Mobile banking has potential to boost customer service


Banks are gradually improving their business and offerings to attain higher levels of customer satisfaction, but have yet to fully leverage their mobile banking services, according to the 9th annual World Retail Banking Report.

The report, published by Capgemini, a management consultancy, and Efma, a banking industry body, was based on responses from over 18,000 bank customers surveyed in the Customer Experience Index. The report shows banks have a significant opportunity to close the customer sentiment gap and address the factors that matter most to them to increase loyalty. Roughly half of those surveyed cited quality of service, fees, ease of use and interest rates as the biggest impact areas to keep customers from leaving. However, the report found that 9% of customers are likely to leave their banks in the next six months while 40% said they are unsure they will stay in the long term.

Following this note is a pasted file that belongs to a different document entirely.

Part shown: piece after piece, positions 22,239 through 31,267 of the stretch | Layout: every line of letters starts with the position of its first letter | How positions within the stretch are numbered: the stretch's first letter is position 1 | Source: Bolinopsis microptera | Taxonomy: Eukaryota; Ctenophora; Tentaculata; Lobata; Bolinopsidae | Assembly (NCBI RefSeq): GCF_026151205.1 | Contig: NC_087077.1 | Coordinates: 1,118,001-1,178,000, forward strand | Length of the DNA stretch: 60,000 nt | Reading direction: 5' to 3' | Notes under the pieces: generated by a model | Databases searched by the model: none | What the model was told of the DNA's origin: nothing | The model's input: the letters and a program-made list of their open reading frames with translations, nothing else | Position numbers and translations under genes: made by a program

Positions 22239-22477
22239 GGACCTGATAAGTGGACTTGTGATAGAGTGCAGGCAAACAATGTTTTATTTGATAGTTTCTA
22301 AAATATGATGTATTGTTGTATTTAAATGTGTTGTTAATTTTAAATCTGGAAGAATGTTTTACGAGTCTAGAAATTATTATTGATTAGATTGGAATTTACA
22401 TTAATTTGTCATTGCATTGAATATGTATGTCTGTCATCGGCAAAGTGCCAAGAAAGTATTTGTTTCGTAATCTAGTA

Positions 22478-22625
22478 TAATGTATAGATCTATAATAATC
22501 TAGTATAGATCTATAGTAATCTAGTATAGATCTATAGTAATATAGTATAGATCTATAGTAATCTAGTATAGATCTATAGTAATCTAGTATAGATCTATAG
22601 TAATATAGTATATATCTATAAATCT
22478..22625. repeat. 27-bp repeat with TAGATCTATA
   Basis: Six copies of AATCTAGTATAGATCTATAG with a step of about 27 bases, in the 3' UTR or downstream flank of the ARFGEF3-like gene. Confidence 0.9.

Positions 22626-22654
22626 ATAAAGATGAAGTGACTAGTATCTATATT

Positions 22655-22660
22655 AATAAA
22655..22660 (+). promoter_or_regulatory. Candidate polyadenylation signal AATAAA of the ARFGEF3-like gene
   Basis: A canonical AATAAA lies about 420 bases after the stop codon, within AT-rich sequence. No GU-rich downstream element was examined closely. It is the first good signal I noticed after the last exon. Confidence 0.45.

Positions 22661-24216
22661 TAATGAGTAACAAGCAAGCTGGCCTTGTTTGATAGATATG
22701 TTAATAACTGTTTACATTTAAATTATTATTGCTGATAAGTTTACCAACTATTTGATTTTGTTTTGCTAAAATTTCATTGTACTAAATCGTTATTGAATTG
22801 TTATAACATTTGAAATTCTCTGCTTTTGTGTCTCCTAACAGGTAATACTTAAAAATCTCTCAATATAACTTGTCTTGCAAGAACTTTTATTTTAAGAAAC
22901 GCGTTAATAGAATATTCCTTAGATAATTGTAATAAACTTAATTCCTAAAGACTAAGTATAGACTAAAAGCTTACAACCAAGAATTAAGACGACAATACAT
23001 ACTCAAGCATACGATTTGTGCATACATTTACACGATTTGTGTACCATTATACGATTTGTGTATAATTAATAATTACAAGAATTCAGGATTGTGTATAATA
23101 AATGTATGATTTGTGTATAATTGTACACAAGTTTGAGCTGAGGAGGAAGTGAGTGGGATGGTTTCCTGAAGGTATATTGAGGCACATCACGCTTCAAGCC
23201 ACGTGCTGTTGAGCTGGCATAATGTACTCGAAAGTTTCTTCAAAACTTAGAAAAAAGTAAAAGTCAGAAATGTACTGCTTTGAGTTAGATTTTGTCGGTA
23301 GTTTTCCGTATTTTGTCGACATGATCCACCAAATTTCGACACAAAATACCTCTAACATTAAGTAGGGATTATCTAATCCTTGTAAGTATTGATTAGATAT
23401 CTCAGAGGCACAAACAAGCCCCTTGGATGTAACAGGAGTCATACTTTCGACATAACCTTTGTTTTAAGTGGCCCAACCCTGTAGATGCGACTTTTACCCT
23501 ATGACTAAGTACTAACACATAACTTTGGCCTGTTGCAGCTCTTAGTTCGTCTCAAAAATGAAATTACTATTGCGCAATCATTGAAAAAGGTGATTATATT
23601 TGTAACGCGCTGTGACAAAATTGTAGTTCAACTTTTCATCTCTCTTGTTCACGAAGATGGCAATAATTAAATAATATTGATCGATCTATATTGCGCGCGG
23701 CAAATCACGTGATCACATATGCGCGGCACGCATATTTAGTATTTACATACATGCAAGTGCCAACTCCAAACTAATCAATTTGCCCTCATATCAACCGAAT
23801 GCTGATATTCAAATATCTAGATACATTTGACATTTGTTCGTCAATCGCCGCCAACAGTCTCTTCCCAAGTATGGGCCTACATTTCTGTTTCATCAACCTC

Capgemini and Efma identified mobile services as the channel with the most potential to improve customer service. The report said that while mobile banking was still in a relatively nascent state of maturity, it was an area that will warrant more investment by banks to improve the customer experience. By 2015, more than 60% of customers worldwide will likely use mobile banking, according to the report. Although mobile services are currently offering the least positive customer experience, it has also improved the most amongst all channels. To succeed in this market, the report said banks would need to align their mobile strategies to better fit the size, profile and region of their targeted customer segments.

‘Banks should be applauded for taking the necessary, initial steps to sustain customer relationships,’ said Jean Lassignardie, global head of sales and marketing at Capgemini Financial Services. ‘However, as more non-bank competitors enter the market, banks must differentiate by building innovative products, improving channel management and service, and enhancing their mobile offerings,’ Lassignardie said.